Nearly a decade ago my family had the privilege of exploring the West. One of our stops was the Carlsbad Caverns. Our group met in the bookstore at the visitor center and from there the ranger herded us to the elevator where we plunged down seven stories to the heart of the caverns.
Together we hiked into one of the deep rooms called the King’s Chamber. And there, with plenty of warning, the ranger turned off the lights. I would say it was the darkest place on the face of the earth, except we were well beneath the face of the earth. By the time people turned off their cell phones and hid the glow of the watch faces, it was so completely dark you literally could not see your own hand in front of your face. Sight was impossible.
After a few moments of standing silently in this disorienting, consuming dark, the ranger clicked on his flashlight. That single beam of light shone like a thousand suns.
One single light in a vast cavern of dark--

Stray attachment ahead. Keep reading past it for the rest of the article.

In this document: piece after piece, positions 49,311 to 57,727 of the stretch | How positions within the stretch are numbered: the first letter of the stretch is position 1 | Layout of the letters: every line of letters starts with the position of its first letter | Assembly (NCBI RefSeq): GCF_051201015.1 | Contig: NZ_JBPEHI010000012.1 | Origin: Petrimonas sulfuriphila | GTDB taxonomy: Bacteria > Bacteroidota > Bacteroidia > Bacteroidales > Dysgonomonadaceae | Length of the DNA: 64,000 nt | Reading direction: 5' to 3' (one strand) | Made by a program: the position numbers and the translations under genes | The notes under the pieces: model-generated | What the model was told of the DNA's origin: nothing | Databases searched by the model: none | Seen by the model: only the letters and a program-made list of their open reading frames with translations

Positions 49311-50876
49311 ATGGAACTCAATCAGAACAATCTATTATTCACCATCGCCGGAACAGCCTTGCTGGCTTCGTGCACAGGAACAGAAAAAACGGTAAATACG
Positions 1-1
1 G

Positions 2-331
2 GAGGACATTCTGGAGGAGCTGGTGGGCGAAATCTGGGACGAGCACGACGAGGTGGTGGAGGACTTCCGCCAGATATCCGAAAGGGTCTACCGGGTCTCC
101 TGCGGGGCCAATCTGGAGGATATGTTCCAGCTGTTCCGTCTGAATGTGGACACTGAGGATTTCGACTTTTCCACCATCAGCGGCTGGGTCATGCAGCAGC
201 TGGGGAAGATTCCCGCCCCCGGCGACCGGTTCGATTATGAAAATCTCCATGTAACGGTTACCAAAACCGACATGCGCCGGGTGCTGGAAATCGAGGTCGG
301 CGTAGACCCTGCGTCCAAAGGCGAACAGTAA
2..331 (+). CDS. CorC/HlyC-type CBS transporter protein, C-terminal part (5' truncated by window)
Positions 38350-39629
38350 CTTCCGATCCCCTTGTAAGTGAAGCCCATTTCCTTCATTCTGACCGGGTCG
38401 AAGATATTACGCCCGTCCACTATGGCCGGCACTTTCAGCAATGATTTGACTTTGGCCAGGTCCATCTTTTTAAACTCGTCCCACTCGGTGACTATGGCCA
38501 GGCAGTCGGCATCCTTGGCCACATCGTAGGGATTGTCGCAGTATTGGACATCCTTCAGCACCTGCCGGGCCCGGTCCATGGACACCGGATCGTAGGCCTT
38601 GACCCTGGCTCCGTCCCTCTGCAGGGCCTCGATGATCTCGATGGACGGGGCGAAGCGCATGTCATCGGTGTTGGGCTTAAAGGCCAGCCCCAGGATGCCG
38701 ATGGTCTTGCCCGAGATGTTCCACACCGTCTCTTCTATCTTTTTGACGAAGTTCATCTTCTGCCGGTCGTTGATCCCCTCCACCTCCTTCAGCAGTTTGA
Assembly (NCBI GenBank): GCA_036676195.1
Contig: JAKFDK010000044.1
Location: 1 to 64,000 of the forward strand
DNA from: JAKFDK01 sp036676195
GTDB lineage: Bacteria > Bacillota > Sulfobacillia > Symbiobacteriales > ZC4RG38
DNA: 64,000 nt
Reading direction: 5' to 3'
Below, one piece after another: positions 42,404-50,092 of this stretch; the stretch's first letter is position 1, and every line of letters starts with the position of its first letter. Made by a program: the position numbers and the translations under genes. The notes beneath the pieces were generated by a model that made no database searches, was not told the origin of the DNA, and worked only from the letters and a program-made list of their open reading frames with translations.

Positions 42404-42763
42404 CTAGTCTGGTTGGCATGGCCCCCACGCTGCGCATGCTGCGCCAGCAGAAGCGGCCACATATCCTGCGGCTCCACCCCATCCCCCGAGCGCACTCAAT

John says that Jesus is a light in darkness. At first glance, one little baby seems to be too tiny a spark: one baby, one star, one manger. In a world of super stores where bigger is better, where the largest and the loudest hog the spotlight, this holy birth seems too small to do much good.
And yet . . . This is the way God chose to enter in. One baby born to an unwed girl, one night, one life well-lived, one cross, one empty tomb. A small light, perhaps, but an eternal spark that shines in darkness. And darkness, says John, shall not overcome it.
Because of God’s grace, the light of Christ shines in us. This is part of what it means to be created in God’s image. Others see the light best, perhaps, when the night is at its darkest, perhaps at the bottom of some emotional cavern, in some shadowy valley of death. What they see when they see God’s light in us is not something we can, in our wildest dreams, take credit for. This light is not born from the flesh, nor is it the result of our hard work and good, faithful intentions. What they see is the light that the world first saw long ago on a dark night in a manger.
One tiny baby in a small-town stable. One tiny flicker that still sets our hearts ablaze.
I was born and raised in the sight of water in Hampton, Virginia. I was baptized and nurtured in the Presbyterian church. There was never a time when weekly worship attendance, the giving of ...